New York – As the new school year starts, Chinese authorities are enforcing a total ban on the Mongolian language in all schools across Southern Mongolia. As part of a larger effort to erase Mongolian language, culture, and identity, Chinese authorities are also doubling down on banning Mongolian-language publications.
If September 1, 2020, was the beginning of this sweeping ban implemented in the name of “Second Generation Bilingual Education,” September 1, 2023 marked the end of the project. All Mongolian schools—including kindergartens—are now required to use Chinese exclusively as the medium of instruction for all subjects.
“Today is the first day of the new school year,” a Southern Mongolian named Mandaa said in a short Kuaishou video. “I heard the voices from helpless and frustrated Mongolian parents in our local communities. No class is taught in Mongolian for Mongolian students anymore.”
“The [Chinese] Ministry of Education is spreading misinformation and brainwashing the Mongolians,” a Mongolian parent said in a WeChat discussion group. “All subjects are now taught in Chinese.”
“Our autonomous region has lost the autonomy entirely,” another member said in the group discussion. “The reason why we Southern Mongolians did not pursue independence was because the Chinese promised autonomy to us. I will just leave this topic here because furthering this discussion will put me in trouble.”
“I took my daughter to kindergarten two days ago. We were told all classes will be taught in Chinese,” revealed a parent from eastern Southern Mongolia’s Tongliao Municipality, confirming the new policy’s strict implementation.
Advocating for a form of home-schooling, one parent declared that “The only option for parents is to teach Mongolian at home,” while another parent replied that “refusing to send your children to school is not allowed, though.”
“This is not just a denial of our right to mother tongue. This is a threat to the survival of our Mongolian nation and people,” a female member of the group urged, warning Mongolians of the seriousness of the issue.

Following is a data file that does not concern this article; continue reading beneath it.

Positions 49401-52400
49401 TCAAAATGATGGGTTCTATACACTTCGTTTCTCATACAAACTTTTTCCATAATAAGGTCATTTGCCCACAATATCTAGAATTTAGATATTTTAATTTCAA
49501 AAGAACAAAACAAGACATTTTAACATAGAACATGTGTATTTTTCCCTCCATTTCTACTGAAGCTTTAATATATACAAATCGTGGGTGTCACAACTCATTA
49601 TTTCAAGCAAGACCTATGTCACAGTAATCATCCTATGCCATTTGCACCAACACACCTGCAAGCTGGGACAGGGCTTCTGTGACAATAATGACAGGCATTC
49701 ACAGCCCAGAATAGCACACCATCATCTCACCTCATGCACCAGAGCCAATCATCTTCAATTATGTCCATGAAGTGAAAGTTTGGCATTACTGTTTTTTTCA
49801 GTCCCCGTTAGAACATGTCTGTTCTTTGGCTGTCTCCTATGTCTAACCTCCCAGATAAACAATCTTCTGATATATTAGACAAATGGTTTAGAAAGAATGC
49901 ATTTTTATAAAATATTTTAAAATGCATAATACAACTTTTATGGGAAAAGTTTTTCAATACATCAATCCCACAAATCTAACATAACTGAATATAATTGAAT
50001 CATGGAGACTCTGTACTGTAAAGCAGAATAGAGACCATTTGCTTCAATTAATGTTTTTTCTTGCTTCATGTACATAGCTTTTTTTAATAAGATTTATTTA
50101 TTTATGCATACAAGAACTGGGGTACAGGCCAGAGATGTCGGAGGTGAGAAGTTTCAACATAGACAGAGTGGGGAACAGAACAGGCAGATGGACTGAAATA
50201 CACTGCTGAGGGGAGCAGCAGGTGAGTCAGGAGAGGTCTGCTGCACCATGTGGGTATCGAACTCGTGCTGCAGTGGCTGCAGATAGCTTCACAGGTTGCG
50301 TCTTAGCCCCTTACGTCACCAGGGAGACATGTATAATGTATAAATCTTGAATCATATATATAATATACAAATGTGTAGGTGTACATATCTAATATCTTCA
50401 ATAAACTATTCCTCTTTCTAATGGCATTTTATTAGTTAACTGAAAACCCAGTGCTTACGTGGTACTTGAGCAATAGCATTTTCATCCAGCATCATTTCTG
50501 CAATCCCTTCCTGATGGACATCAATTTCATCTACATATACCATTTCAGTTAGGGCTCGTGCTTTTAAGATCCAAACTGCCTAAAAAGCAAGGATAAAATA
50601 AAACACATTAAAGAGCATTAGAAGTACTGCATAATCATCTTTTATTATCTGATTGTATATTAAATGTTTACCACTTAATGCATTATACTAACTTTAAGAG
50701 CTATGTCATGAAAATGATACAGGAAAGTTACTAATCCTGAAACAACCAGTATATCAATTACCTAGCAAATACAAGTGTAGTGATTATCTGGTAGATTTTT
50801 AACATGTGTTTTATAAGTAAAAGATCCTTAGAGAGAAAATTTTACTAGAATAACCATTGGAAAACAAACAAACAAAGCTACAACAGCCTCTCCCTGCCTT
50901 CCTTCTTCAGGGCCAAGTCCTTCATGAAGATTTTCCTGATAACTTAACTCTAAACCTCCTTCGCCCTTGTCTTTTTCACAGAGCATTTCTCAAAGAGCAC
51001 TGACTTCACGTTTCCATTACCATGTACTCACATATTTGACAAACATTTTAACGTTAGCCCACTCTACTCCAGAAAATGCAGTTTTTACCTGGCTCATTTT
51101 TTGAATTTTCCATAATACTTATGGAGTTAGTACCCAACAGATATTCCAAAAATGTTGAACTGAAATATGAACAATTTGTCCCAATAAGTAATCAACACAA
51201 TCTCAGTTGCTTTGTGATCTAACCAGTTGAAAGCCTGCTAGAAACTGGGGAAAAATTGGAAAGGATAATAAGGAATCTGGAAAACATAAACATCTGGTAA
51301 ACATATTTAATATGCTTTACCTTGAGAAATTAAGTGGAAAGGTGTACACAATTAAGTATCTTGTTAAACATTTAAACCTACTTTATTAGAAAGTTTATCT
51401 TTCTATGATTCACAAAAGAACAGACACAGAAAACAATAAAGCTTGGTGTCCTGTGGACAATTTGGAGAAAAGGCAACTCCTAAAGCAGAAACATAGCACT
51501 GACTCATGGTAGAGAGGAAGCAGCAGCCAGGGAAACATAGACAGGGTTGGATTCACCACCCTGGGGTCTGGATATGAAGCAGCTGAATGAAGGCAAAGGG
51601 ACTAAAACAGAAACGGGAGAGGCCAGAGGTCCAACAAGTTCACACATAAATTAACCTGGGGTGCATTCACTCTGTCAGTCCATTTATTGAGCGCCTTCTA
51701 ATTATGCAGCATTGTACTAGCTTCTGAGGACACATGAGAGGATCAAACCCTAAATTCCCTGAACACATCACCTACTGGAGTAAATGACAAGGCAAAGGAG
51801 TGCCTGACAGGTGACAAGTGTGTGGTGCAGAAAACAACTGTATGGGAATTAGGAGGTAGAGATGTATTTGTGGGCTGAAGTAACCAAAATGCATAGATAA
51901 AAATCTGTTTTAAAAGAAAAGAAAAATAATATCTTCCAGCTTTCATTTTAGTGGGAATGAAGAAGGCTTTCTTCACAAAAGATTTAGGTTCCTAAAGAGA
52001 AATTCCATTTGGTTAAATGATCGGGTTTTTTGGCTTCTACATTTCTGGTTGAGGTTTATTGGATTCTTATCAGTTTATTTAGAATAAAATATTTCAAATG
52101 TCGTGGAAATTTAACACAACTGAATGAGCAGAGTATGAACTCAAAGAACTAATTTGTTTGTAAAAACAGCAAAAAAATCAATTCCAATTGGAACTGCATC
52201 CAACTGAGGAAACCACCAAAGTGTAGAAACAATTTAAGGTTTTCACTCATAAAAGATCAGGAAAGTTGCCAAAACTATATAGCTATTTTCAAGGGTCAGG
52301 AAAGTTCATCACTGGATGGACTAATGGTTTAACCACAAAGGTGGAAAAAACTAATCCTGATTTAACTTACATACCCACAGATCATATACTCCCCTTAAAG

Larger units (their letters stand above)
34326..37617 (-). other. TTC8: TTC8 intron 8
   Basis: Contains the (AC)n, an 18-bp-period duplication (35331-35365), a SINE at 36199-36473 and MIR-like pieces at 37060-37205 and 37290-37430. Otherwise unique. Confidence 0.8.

Despite this sweeping ban on the Mongolian language across the region’s schools, Mongolians remain hopeful. Some say, “Total erasure of our language is impossible.” Others say, “Nothing lasts forever. There will be an end to this.” Still others say, “The right to use the Mongolian language is highly respected by the whole world.”
Banning the language in school is not the only facet of what the Mongolians widely call “cultural genocide.” The banning of Mongolian books and other publications has also intensified.
On August 25, 2023, the Inner Mongolia Autonomous Region Books and Periodicals Distribution Association issued a public notice to ban both Mongolian and Chinese versions of a multi-volume book titled The Comprehensive History of Mongolian Nationality.
Authored by the Southern Mongolian historian Mr. Mansang Taichuud and published by the official Chinese publisher Liaoning Nationalities Publishing House in 2004, the book, according to the notice, was ordered to be “removed from shelves immediately.”
The notice urged, “All member units [of the Association] must adhere to the correct party line of history to take a clear-cut stand in denouncing historical nihilism.”
“We are living in a world where recognized genocides are a tiny fraction of committed genocides,” Mr. Enghebatu Togochog, director of the Southern Mongolian Human Rights Information Center, said in a statement. “China is a genocide machine that is committing multiple genocides on multiple fronts in front of the eyes of the international community. Uyghurs are subjected to physical genocide while Mongolians and Tibetans are subjected to cultural genocide. The goals of these genocides are the same: wipe out our nations and peoples and create a homogenous Chinese society.”